U.S.'s Kerry hints Kobani not strategic goal, buffer zone merits study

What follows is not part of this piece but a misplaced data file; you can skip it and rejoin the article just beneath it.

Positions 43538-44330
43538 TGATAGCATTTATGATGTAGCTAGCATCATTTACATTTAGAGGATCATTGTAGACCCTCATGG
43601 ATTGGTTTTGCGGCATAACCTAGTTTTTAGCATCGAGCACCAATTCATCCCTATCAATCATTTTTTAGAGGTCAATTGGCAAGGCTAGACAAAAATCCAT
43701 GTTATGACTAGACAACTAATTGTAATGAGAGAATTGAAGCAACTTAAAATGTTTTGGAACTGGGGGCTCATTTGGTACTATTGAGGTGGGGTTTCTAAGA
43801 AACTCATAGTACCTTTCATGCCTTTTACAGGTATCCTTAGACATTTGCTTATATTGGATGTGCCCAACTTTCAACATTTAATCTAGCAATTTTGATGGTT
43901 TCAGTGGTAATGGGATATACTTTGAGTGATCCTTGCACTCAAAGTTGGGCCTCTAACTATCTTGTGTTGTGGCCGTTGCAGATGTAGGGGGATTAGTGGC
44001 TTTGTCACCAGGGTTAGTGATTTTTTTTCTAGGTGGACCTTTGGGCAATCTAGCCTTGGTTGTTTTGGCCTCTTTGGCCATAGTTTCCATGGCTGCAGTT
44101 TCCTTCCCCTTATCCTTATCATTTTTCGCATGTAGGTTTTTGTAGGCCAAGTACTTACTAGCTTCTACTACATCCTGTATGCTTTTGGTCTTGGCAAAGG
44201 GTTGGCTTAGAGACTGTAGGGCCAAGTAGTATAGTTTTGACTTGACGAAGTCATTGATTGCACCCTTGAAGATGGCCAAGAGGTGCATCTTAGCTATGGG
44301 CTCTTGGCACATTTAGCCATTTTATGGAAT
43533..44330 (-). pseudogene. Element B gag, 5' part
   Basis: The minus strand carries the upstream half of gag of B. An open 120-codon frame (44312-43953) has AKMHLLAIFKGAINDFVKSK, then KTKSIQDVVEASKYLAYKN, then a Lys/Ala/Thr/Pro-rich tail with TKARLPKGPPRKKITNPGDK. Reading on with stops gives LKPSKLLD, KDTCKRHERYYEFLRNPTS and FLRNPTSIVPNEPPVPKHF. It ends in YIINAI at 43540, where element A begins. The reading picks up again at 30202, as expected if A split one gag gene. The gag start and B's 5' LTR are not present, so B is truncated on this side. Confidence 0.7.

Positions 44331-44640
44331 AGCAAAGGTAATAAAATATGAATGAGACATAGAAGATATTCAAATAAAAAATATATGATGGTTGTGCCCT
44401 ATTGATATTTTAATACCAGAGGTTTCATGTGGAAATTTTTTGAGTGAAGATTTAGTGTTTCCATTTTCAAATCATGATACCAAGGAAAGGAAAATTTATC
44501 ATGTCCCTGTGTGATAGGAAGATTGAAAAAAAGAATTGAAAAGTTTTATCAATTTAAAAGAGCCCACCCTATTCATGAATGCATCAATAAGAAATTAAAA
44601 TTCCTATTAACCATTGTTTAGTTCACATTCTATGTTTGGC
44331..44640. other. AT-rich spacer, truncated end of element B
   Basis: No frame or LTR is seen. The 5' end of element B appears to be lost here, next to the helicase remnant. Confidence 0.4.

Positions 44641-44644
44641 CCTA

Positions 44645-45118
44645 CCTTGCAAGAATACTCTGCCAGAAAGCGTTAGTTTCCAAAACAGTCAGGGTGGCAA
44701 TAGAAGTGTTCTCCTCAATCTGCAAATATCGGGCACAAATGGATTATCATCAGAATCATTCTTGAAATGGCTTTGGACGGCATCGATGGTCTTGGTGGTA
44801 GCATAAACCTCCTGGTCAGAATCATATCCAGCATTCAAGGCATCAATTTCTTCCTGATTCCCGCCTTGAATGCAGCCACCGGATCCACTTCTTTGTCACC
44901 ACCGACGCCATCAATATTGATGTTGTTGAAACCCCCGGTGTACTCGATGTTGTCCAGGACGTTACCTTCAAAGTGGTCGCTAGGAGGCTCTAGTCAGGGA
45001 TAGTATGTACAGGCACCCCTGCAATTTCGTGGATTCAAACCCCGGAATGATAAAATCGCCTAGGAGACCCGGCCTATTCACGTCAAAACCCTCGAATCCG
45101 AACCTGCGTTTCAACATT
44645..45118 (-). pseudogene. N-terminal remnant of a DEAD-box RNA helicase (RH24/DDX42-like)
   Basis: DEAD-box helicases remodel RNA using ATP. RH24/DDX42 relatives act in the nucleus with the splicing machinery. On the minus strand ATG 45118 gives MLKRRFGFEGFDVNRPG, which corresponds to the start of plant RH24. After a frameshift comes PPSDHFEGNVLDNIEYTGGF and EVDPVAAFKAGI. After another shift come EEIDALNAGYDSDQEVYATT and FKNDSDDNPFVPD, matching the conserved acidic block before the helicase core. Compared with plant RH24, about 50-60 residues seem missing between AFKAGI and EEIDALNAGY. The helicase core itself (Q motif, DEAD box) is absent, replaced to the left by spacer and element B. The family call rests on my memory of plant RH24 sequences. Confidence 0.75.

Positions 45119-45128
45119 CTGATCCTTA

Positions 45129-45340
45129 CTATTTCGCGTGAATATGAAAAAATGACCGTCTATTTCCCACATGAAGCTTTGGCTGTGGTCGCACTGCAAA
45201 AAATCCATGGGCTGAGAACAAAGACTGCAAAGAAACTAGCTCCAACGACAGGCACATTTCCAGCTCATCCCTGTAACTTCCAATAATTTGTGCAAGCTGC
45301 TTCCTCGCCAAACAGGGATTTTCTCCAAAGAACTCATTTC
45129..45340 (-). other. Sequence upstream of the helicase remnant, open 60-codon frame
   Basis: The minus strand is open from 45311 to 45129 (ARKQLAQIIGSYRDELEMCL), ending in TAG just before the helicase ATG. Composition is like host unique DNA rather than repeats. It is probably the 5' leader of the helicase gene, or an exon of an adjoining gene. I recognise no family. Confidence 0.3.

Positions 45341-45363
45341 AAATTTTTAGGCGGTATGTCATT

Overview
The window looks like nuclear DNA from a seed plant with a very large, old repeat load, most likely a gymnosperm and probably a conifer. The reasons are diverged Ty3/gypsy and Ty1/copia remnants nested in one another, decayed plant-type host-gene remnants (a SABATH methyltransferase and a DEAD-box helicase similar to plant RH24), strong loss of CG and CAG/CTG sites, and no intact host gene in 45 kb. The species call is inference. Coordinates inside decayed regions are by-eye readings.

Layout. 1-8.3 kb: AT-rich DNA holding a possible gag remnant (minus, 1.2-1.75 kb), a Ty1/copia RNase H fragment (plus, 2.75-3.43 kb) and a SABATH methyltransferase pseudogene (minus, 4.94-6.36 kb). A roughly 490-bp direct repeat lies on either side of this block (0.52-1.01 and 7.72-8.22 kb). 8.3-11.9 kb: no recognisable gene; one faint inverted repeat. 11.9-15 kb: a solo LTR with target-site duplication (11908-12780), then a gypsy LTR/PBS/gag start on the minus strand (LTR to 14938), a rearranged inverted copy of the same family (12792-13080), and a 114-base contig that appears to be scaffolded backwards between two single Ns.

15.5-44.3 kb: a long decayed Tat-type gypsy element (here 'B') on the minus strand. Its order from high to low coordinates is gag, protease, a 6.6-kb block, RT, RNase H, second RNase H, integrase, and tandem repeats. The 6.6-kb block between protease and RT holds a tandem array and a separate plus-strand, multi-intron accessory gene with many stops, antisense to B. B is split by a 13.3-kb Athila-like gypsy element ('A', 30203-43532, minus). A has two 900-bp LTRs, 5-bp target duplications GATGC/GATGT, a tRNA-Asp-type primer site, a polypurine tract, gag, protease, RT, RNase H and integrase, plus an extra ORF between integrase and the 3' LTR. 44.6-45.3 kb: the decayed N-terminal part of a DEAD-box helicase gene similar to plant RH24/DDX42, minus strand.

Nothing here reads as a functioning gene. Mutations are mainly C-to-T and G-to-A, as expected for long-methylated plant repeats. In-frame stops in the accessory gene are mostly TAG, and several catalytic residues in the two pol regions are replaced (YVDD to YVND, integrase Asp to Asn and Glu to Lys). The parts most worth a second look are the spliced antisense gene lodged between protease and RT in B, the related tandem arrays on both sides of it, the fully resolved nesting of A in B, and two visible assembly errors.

WASHINGTON (Reuters) - U.S. Secretary of State John Kerry suggested on Wednesday that preventing the fall of the Syrian town of Kobani to Islamic State fighters was not a strategic U.S. objective and said the idea of a buffer zone should be thoroughly studied. "As horrific as it is to watch in real time what is happening in Kobani ... you have to step back and understand the strategic objective," Kerry told reporters at a news conference with British Foreign Secretary Philip Hammond. "Notwithstanding the crisis in Kobani, the original targets of our efforts have been the command and control centers, the infrastructure," he said. "We are trying to deprive the (Islamic State) of the overall ability to wage this, not just in Kobani but throughout Syria and into Iraq." Kerry also said that he expected Turkey, which has demanded a no-fly zone, a buffer zone in Syria and greater effort against the forces of Syrian President Bashar al-Assad, to decide "over the next hours, days" what role it may play against the Islamic State group, which the U.S. government refers to as ISIL. France said on Wednesday it supported the idea of setting up a buffer zone between Turkey and Syria to create a safe haven for displaced people, President Francois Hollande's office said after he spoke to his Turkish counterpart. Britain's Hammond reacted cautiously to the idea, as did Kerry, noting that it has been proposed for some time and saying it deserved close study. "The idea of a buffer zone is one that has been floated. We have to explore with our other allies and partners what is meant by a buffer zone and how such a concept would work, but I certainly wouldn't want to rule it out at this stage," Hammond told reporters. "The buffer zone is an idea that has been out there. It is worth examining, it's worth looking at very, very closely," Kerry said, largely echoing the unenthusiastic stance that the United States has taken toward the proposal. (Reporting by Arshad Mohammed and Lesley Wroughton; Editing by Mohammad Zargham and Susan Heavey)